After weeks of tense negotiations, the debate about how to accommodate the country’s main Sunni, Shia and Kurdish communities seemed as fraught as ever last night and there were fears that the dispute could provoke even more bloodshed.

“We hope that this constitution will be accepted by all Iraqis and that it will be for everybody,” said President Talabani, the Kurdish head of state. “We are optimistic . . . For sure there is no book that is perfect and cannot be amended except the holy Koran.”

But even at his own ceremony there were hints of dissent within the ranks of the Iraqi leadership. Ghazi al-Yawer, Vice-President and a Sunni, failed to attend the event. An embarrassed Mr Talabani explained unconvincingly that his deputy was “sick”.

A more plausible explanation was that he was under pressure from his community not to be seen endorsing a document that many Sunnis believe discriminates against them.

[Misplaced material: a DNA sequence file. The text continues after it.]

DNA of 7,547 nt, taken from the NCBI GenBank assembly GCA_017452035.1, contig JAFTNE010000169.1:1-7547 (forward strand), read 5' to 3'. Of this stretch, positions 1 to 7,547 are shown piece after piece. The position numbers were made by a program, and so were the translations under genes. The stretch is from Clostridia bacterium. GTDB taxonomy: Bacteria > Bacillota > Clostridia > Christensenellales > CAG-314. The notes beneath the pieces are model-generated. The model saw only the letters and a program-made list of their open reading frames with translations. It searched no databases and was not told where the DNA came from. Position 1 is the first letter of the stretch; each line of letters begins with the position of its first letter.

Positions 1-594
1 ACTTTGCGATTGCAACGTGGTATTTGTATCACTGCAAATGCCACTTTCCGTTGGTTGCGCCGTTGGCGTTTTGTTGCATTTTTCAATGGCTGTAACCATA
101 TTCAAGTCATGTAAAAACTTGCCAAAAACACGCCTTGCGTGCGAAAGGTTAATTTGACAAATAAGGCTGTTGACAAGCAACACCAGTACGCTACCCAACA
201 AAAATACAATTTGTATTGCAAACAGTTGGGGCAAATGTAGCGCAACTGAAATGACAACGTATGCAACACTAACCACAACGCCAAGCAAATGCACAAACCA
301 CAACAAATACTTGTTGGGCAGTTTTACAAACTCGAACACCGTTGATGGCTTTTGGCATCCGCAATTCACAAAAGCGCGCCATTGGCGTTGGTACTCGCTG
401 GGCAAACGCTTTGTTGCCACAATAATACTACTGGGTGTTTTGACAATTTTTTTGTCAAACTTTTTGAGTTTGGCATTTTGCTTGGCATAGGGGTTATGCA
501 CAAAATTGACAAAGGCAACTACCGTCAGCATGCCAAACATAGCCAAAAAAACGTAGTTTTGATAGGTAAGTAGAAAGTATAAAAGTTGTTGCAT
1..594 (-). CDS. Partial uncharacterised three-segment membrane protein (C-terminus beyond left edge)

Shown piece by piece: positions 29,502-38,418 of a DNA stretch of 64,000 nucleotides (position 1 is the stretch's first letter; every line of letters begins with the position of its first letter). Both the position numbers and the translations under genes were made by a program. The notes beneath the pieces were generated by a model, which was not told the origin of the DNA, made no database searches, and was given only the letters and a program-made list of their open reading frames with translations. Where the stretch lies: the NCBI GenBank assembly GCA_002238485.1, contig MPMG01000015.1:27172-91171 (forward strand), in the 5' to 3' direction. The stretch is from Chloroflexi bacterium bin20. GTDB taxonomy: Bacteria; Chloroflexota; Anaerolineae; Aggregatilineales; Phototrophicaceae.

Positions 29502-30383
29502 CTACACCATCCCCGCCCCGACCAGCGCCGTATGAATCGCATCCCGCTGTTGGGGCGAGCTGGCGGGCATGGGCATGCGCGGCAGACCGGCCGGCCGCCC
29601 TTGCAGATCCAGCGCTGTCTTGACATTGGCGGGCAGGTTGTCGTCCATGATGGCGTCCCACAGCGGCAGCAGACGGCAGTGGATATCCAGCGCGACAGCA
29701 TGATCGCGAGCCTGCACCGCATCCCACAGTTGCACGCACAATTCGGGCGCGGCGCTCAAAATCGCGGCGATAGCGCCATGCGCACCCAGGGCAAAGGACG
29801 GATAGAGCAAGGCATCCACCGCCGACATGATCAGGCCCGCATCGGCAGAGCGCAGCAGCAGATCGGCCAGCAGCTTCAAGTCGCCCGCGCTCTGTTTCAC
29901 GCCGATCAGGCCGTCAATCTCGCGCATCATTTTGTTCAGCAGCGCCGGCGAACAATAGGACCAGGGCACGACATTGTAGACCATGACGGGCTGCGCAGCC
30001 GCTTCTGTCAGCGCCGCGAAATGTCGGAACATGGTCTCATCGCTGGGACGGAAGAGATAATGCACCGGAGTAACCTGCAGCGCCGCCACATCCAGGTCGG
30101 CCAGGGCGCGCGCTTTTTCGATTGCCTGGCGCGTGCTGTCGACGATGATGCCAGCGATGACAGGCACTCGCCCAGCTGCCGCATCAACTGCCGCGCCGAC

Fellow Sunni leaders, representing the once-dominant community in Iraq, vowed not only to campaign for a “no” vote at the referendum on October 15 but also to notify international organisations that the charter was unrepresentative of the Iraqi people.

“We declare that we don’t agree and we reject the articles that were mentioned in the draft and we did not reach consensus on them in what makes the draft illegitimate,” said Abdul-Nasser al-Janabi, a member of the Sunni delegation on the constitutional committee. “We call upon the Arab League, the United Nations and international organisations to intervene so that this document is not passed and so that the clear defect in it is corrected.”

The Sunnis are particularly unhappy that the constitution described Iraq’s political system as “republican, parliamentary, democratic and federal”.

They believe “federal” will open the way for the creation of a Kurdish-mini state in the north and a Shia region in the south, which would not only control political affairs and security but also have access to the country’s huge oil wealth located in those regions.